HTWRT, I'll take the bait, because I don't think it's a derail, it seems to be among the main points of the discussion:

I wish more people were worrying about how they're going to protect children from the government

Your government isn't making kids fat. The parents are.


Respectfully, I disagree on at least three levels:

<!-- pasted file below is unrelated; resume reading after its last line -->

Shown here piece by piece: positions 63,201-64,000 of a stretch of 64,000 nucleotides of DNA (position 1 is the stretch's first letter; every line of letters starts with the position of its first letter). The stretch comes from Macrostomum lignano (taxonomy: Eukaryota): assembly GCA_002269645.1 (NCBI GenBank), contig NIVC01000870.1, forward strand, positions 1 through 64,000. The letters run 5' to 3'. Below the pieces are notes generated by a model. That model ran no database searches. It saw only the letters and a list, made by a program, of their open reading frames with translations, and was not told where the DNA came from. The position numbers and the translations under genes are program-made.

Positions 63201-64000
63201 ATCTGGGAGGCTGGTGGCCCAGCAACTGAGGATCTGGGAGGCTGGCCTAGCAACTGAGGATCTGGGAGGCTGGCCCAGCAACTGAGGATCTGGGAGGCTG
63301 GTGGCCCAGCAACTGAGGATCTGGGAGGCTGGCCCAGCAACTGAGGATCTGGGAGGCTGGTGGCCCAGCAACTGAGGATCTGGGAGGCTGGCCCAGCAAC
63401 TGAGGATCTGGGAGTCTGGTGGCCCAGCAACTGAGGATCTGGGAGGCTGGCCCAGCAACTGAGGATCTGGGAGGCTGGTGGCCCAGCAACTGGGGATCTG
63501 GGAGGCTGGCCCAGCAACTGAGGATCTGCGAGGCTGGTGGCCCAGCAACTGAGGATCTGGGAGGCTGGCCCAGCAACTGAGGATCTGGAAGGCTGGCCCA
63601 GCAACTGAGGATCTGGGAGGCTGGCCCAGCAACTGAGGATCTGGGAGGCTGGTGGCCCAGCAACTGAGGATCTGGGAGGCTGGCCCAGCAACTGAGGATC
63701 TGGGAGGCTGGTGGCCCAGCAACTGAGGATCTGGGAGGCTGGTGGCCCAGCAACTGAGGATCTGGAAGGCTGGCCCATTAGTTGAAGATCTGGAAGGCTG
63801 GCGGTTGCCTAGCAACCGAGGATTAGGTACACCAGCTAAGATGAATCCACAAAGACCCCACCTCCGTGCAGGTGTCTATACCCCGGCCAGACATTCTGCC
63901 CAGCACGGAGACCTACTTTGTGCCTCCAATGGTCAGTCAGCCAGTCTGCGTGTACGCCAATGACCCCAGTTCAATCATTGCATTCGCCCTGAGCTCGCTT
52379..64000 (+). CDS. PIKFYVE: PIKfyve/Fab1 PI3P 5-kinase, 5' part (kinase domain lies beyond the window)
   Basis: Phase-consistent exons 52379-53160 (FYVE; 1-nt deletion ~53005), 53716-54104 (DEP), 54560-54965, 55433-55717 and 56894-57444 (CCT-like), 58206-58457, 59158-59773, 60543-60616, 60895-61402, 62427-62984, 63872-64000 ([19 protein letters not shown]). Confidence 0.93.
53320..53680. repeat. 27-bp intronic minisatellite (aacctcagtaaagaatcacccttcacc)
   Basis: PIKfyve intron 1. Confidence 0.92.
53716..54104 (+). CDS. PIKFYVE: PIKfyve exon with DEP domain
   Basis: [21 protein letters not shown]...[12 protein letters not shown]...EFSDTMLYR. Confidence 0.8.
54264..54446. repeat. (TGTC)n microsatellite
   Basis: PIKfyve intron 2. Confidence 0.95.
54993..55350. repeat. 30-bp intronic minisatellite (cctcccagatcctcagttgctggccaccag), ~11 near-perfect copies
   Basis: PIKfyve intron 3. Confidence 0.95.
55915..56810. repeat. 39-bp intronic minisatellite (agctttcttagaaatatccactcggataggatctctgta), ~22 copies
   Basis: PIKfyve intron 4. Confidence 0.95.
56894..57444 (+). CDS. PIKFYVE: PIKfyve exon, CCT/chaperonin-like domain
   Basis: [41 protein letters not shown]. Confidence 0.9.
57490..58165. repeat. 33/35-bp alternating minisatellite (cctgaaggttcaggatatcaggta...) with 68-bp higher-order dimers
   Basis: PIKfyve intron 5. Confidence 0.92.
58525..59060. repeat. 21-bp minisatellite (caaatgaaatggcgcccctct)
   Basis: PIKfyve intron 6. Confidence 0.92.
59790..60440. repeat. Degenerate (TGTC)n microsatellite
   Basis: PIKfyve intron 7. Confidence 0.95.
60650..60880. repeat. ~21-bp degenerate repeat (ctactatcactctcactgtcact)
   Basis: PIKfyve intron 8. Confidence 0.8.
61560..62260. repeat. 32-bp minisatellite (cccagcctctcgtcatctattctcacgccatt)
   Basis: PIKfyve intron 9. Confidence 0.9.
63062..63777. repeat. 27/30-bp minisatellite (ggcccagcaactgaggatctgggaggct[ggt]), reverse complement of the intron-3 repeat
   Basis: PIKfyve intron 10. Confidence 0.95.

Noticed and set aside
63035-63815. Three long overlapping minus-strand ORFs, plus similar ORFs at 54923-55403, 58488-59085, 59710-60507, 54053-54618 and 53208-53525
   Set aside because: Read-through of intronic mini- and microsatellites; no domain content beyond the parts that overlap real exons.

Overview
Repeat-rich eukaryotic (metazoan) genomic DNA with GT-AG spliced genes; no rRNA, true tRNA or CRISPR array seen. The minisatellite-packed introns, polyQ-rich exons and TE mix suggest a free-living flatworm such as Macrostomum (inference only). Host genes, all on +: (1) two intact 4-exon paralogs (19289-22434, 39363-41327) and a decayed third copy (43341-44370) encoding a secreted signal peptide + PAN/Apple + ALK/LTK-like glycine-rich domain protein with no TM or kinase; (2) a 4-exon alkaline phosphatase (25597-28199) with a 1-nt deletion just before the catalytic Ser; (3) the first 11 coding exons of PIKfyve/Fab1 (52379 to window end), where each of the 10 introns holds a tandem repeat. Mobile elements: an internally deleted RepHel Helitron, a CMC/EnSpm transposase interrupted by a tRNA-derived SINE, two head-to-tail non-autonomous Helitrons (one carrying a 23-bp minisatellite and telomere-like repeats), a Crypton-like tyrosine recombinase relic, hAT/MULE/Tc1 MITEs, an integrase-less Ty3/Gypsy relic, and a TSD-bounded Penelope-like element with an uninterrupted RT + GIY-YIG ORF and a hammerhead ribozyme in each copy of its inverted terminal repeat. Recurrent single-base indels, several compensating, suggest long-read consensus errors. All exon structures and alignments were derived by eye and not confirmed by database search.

- It's just the wrong assumption altogether. It's not the government's problem whether my kids are fat. This is probably so fundamental we'll just have to agree to disagree here, but I don't think historically it has worked out well when the state has tried to fix everything for everybody. The government can refrain from doing things which are bad for the public (subsidizing tobacco and creating state lotteries), and I have no problem with public health laws like inspecting meat plants and requiring nutrition labels, but now we're reaching in and TAKING CHOICES AWAY, no doubt to be ultimately justified by "the nanny state will have to pay for these people's health care." I've got a simple solution there, but that's yet another argument. Because if we go along with this - it. will. never. end. Religion, how many kids we can have, what we can tell them at home about any subject, how we can discipline them - the nanny state can have a say in all of it. And you don't have to be some kind of religious square to be concerned about this. You could also be a pagan who wants to be supportive of your daughter's desire to be out as a lesbian. Once you give the state the controls over your life, you're just along for the ride. The state waffles back and forth between nutty liberal and conservative extremes; I'd like to be free to make my own mistakes, thanks. We've paid a lot in blood and treasure to have the right.